GHANNOUCHI

Stimulus or austerity? Stimulus.

Arab Spring or Arab Winter? Arab Spring.

Reading list: Borj Roumi, by Samir Sassi; History of Tunisia, by Hedi Timoumi.

LIONEL BONAVENTURE/AFP/Getty Images; MOHAMED OMAR/EPA

Amid the Loin’s Grit, Tastes of the Subcontinent Bloom

http://india.blogs.nytimes.com/2011/12/01/amid-the-loins-grit-tastes-of-the-subcontinent-bloom/

Shalimar Restaurant in San Francisco's Tenderloin district.
Sarah Khan

Shalimar Restaurant in San Francisco’s Tenderloin district.

“There ain’t nothin’ tenduh ‘bout the Tenderloin,” Wajahat Ali declares with a smirk as he welcomes me to San Francisco’s red-light district.

A Bay Area playwright, humorist, and lawyer, Mr. Ali, 31, also happens to be a consummate foodie. He is a self-styled expert on the best chai, fish masala, and gulabjamun in town, and if his taste buds are to be believed, this godforsaken stretch is where to find them: within a two-block radius in this notoriously seedy neighborhood, I spot five Indian-Pakistani establishments, each overflowing with hungry customers. In fact, many now call it the Tandoori-loin.

As I glance around what’s possibly San Francisco’s last bastion against gentrification, his spin on comedian David Chappelle’s old quote reverberates in my head.

The candy-coated gloss of nearby Union Square has given way to squalid single-occupancy hotels and sketchy massage parlors. The city’s signature Victorian architecture acquires a patina of dust and grime as the blocks become progressively more run-down, aided by boarded-up windows and graffiti-tagged walls. A man in a tattered orange sweatshirt materializes, offering unsolicited parking assistance — for a tip, of course, which Mr. Ali deftly negotiates. A woman in a sparkly dress showcasing ample cleavage — it’s 2 p.m., for the record — murmurs to a man in a three-piece suit who might easily be her pimp.

Tender it is not.

But Mr. Ali has not brought me here to navigate the thriving drug-retail scene; we are, instead, on an unlikely quest for good kababs. Our first stop is the area’s desi pioneer. Opened in 1994, Shalimar now boasts three locations and a mammoth sign declaring it one of America’s top 50 restaurants — a lofty claim for a nondescript eatery with fluorescent lighting and an alarming profusion of flies. Mr. Ali fondly recalls late-night treks being a rite of passage when he was a student at Berkeley. “The first time, we were like, ‘Why are you taking us to this hellhole?’” It quickly became a case of baptism by chai for him; today he’s a regular, walking straight to the counter, warmly greeting the staff, and grabbing a cup as casually as if this were his neighborhood Starbucks. Continue reading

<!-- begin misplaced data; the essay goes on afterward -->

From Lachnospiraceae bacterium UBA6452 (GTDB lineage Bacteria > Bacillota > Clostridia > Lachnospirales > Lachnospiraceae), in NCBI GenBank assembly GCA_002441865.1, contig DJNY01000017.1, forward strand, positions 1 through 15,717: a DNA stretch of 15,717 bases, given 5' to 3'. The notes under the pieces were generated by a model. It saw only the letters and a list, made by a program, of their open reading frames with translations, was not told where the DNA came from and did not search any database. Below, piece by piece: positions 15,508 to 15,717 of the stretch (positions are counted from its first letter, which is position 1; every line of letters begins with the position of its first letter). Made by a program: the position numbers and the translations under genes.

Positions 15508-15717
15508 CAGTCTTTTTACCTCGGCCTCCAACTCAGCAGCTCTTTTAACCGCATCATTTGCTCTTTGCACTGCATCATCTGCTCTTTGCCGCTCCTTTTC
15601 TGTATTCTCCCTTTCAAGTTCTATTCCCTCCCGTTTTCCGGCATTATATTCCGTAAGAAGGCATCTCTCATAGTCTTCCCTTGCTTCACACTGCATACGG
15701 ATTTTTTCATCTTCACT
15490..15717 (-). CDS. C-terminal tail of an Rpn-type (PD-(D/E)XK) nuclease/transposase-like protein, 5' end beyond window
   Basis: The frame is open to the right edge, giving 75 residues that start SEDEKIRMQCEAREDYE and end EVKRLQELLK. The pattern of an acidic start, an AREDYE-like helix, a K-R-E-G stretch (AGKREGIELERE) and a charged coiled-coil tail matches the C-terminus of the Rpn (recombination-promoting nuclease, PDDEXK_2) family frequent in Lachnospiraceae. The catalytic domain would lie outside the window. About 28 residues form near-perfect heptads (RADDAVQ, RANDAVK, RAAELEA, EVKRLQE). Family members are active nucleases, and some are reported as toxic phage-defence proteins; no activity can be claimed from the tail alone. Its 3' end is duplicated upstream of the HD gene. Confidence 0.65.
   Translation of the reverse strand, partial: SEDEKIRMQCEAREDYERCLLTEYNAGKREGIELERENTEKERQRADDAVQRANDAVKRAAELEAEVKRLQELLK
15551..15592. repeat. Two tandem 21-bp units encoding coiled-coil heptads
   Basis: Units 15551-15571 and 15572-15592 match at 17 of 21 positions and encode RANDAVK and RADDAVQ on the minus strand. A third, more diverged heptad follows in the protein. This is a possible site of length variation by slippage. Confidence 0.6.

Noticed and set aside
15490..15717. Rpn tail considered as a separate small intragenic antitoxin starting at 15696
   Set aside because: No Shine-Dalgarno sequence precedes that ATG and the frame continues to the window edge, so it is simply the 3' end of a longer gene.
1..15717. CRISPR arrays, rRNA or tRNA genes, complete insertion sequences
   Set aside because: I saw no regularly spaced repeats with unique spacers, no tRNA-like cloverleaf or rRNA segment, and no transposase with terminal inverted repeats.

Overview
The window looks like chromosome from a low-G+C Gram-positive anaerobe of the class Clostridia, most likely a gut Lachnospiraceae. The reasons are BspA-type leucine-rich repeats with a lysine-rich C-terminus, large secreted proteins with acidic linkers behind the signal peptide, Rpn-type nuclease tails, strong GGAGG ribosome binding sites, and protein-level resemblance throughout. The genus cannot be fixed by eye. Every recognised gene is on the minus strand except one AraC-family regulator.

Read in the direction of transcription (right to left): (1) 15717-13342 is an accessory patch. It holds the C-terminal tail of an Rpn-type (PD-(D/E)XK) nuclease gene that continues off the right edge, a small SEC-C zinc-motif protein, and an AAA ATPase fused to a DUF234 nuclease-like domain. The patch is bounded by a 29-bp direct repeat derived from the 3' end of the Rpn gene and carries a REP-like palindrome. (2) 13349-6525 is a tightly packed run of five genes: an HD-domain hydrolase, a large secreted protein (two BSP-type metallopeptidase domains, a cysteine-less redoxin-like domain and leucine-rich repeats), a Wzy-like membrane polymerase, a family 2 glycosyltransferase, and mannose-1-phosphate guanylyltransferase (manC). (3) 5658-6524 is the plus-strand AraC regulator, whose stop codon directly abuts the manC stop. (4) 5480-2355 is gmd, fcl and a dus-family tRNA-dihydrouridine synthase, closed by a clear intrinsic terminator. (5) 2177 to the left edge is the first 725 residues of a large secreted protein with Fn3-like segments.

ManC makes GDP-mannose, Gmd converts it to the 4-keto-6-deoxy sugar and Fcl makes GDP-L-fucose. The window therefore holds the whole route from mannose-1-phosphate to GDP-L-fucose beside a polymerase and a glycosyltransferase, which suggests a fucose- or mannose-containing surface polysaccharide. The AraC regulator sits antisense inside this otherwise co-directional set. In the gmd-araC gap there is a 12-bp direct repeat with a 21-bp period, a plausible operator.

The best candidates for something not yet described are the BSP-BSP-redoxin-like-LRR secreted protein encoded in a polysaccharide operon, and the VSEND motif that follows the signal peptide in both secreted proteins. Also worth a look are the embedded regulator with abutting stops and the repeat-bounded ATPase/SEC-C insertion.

My Own Private Bollywood : Sarah Khan

http://www.theatlantic.com/entertainment/archive/2011/11/my-own-private-bollywood/248966/

After the Slumdog boom, Bollywood has become more Hollywood—and looks like it’s in America to stay. What does that mean for people who grew up with it?
 
khan_bollywood reuters 615.jpg

Priyanka Chopra performs during the International Indian Film Academy (IIFA) awards show in Toronto June 25, 2011. (Reuters/Mark Blinch)

“So, your last name’s Khan, huh?” a guy at work asked out of the blue one day. Though we’d always smiled and waved in the hallways, until that particular afternoon, our interactions hadn’t progressed far beyond perfunctory assessments of the weather. I nodded and got ready to give him my standard spiel, mastered through years of repetition: “Yes, but K-H-A-N like Genghis or Chaka, not K-A-H-N like the hot dog.””That’s Indian, right?” he continued before I opened my mouth. “Like Shah Rukh?”

Colin, a blond-haired, blue-eyed, rugby-shirt-clad, Nordic-god type—who’d fit in more at a polo match in the Hamptons than among comb-overed, potbellied uncles half his height in line for the latest from India’s movie-making industry—went on breathlessly to extol the musical merits of the chart-buster “Rock ‘n’ Roll Sohniye” and profess his love for sultry siren Rani Mukherjee.

The secret was out, I realized that morning. Bollywood is no longer just my cup of chai.

The Bollywood of my childhood would be virtually unrecognizable

In the time since Colin revealed himself to me as a closet Bollywood buff, Slumdog Millionaire turned the Oscars into a song-and-dance spectacular and all things Indian have now been deemed hot. When Lady Gaga descended on Delhi to perform at an F1 gala earlier this month, she tweeted a pic of herself partying with Bollywood royalty, including Shah Rukh himself. “Screw Hollywood,” she declared. “It’s all about Bollywood.” Hey, if Gaga says it, it must be true. Continue reading